Gatlinburg mayor opens up on juvenile arrests, city reopening

GATLINBURG (WATE) – WATE’s anchor Kristin Farley had a chance to catch up with Gatlinburg Mayor Mike Werner Wednesday night and get his thoughts on the arrests of two juveniles in the deadly wildfires and the reopening of the city.

RELATED: 2 juveniles charged in Tennessee wildfires that killed 14

KRISTIN FARLEY: “Mayor, it has been some time since we’ve a chance to have a one-on-one conversation with you. I appreciate you coming down. We’ve got to start with today’s big developments. Two arrests, but obviously even these arrests cannot possibly comfort the people here. What is your reaction today?”

MAYOR MIKE WERNER: “I know a lot of people have just had a lot of questions. How did it start? You know, how did it happen? I think that it’s closure for a lot of people, but it’s still devastating, the whole thing. Our hearts go out to everybody and we just want to get back to normal. We have such a great relationship with the national park. That’s what’s making Gatlinburg, Gatlinburg. Everybody has done everything they possibly can to help everybody during the tragedy. First responders, they are risking their lives. They are doing everything possible, going door to door, every avenue we had to tell people to evacuate, we were using. And it’s just part of this whole story, but I think it did bring closure to some people today.”

FARLEY: “It did. I think a lot of people were kind of surprised and/or shocked that we got some answers possibly this quickly.”

WERNER: “I think so too, but I know that the TBI, the national park, everybody has been working nonstop, you know like all of us have, to try to get some answers that people want.”

FARLEY: “Let’s shift gears. We’re looking down into your beautiful city. Each and every time we come down here, we see another renewed sense of positivity and a chance of opening back up and returning to some sense of normalcy. How are you feeling tonight taking a look down the street?”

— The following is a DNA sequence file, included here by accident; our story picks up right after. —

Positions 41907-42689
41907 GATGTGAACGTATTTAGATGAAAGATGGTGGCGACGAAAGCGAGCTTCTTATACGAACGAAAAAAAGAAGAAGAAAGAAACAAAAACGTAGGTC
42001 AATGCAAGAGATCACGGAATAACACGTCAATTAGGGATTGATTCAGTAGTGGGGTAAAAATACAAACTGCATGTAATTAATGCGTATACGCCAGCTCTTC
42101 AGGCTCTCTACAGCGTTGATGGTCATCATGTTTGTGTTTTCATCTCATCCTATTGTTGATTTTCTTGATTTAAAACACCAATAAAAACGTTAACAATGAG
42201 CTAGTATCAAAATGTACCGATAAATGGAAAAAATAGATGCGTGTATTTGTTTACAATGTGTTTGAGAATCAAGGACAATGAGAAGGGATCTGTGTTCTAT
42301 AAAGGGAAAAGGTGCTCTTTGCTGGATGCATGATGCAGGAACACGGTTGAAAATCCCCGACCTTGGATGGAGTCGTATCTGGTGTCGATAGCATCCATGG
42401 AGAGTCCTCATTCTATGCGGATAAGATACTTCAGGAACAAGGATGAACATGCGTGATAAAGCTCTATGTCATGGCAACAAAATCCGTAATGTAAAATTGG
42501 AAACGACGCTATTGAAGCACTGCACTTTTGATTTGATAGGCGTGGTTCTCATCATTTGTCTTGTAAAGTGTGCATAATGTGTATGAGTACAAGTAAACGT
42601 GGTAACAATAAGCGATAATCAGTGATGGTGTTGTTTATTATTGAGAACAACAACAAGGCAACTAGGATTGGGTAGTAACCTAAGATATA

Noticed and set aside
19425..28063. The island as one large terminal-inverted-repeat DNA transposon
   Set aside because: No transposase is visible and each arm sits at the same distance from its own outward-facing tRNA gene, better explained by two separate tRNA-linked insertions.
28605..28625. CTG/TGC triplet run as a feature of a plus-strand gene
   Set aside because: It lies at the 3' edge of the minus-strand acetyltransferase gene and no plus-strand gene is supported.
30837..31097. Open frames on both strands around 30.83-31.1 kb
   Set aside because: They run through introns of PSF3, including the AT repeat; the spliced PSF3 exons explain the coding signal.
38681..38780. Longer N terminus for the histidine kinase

WERNER: “I’m feeling great. We worked so hard to get back and get the business started again and do the things we need to do. And everybody’s joined to gether to make this happen. Friday morning we’re back in business. Tonight there’s nobody in town, but Friday night, come back and it’s going to be packed with people.”

FARLEY: “One last quick question. A huge part of this is getting employees back to work, getting cash flow back in their pockets, if that has stopped through all of this, and getting them back into a routine. And that includes you. You have a lot of employees yourself. How is that going?”

WERNER: “You know, our employees have been like family. We’ve had the same employees for so long and our heart goes out to them and we’re doing everything we possibly can to help them. There was a Facebook fund for our employees. They had a goal of $10,000 and they reached that in a couple of days. People are just really anxious to help everybody. But the businesses are going to be back open and come to town and enjoy Gatlinburg. Gatlinburg is intact. Our downtown is intact, and I think that’s one of the biggest stories we want to make sure that gets out.” provides commenting to allow for constructive discussion on the stories we cover. In order to comment here, you acknowledge you have read and agreed to our Terms of Service. Commenters who violate these terms, including use of vulgar language or racial slurs, will be banned. Please be respectful of the opinions of others and keep the conversation on topic and civil. If you see an inappropriate comment, please flag it for our moderators to review.

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